How Smart Cities are Like Sports Teams

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Developing initiatives for smart cities is in many respects similar to building a successful sports team. Consider: a Smart City initiative comprises a wide range of intelligent devices and assets. These can include sensors that monitor building temperatures and air pollution levels and alert police when a crime occurs, as well as tools that automatically adjust traffic signals to re-route vehicles to avoid congested areas and accidents. These intelligent devices have sophisticated data collection and analysis capabilities, and can be compared to top-notch athletes with impressive skills.

But as any sports fan knows, having a collection of talented individuals does not guarantee success – it takes a team to win. Similarly, a Smart City initiative requires seamless integration so that myriad intelligent devices connect and communicate across multiple channels into a “system of systems.” For example, a single sensor that monitors street traffic in a city block must share data with police and fire departments, as well as continually feed data into a citywide traffic system that analyzes and regulates traffic flows. If any single player slips up, the team falls short.

Building teamwork requires “coaching” in the form of a realistic and sustainable integration and governance strategy. Key elements include involvement of key stakeholders (and for a major city, that’s saying a lot!), ongoing research and innovation and accommodation of local economic requirements.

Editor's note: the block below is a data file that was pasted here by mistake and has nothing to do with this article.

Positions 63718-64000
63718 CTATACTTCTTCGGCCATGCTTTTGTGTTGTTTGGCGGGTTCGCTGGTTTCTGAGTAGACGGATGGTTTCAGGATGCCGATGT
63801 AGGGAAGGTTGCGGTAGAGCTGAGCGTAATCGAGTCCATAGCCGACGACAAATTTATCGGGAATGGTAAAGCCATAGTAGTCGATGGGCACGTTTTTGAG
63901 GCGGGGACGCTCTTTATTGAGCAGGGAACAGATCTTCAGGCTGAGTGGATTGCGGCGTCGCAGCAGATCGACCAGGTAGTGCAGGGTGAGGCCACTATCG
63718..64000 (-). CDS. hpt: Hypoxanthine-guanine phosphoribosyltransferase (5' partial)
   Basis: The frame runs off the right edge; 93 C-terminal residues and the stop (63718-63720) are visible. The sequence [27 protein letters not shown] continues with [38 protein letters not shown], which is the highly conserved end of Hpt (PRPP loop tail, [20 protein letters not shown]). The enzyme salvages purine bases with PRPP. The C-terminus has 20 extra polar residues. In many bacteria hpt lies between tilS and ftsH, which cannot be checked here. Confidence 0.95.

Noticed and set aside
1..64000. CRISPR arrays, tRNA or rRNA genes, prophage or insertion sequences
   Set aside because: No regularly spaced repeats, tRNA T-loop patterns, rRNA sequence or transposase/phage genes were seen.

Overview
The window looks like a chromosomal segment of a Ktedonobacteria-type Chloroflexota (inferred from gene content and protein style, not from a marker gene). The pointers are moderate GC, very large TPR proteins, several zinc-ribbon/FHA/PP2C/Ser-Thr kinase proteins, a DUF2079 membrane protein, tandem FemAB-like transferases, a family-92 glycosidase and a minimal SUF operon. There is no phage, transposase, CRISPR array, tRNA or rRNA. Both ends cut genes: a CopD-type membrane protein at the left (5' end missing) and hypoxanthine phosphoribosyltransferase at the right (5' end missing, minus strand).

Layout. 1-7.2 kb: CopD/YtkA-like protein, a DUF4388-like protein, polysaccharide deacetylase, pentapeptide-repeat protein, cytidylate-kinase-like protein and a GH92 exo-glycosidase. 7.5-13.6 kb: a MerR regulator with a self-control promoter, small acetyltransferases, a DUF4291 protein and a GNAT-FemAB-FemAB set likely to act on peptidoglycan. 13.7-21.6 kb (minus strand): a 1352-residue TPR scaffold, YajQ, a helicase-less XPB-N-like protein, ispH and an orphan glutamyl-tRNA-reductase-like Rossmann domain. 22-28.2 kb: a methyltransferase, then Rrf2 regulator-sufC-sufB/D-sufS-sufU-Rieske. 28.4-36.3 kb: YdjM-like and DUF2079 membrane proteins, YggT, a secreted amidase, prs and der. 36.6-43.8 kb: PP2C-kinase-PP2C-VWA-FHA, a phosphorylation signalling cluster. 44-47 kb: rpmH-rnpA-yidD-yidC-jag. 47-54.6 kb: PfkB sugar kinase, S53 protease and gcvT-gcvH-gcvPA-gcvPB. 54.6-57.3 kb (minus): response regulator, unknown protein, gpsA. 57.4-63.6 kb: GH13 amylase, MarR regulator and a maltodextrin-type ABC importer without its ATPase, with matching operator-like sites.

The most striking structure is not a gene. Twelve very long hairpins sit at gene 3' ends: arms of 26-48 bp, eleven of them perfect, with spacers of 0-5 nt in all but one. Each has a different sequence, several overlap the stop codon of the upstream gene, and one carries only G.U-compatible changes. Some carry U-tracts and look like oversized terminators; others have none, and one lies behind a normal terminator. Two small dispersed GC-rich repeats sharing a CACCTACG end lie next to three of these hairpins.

Part of the team-building process involves finding a place to play.  A Smart City “stadium” is the Internet of Things (IoT) platform that hosts the various interconnected devices from multiple urban entities that comprise a solution.  Smart City planners who are in the process of assembling a team have several options when it comes to choosing a stadium. One is to buy an IoT platform such as IBM’s Watson, GE’s Predix or Microsoft’s Azure. The advantage of this approach is that the solution is ready-made. Alternatively, some cities, such as Eindhoven in the Netherlands, have made flexibility a priority and have chosen to build their own platform stadium to avoid lock-in with a single solution. Other cities, meanwhile, are looking at open source platforms that enhance connectivity between intelligent devices and systems with different protocols and standards. 

For more on this topic, download our recent white paper on Smart City initiatives.

Download White Paper: Smart Cities

Topics: smart cities

What is Nearshore?

Nearshore is "the transfer of business or IT processes to companies in a nearby country, often sharing a border with your own country", where both parties expect to benefit from one or more of the following dimensions of proximity: geographic, temporal (time zone), cultural, linguistic, economic, political, or historical linkages.

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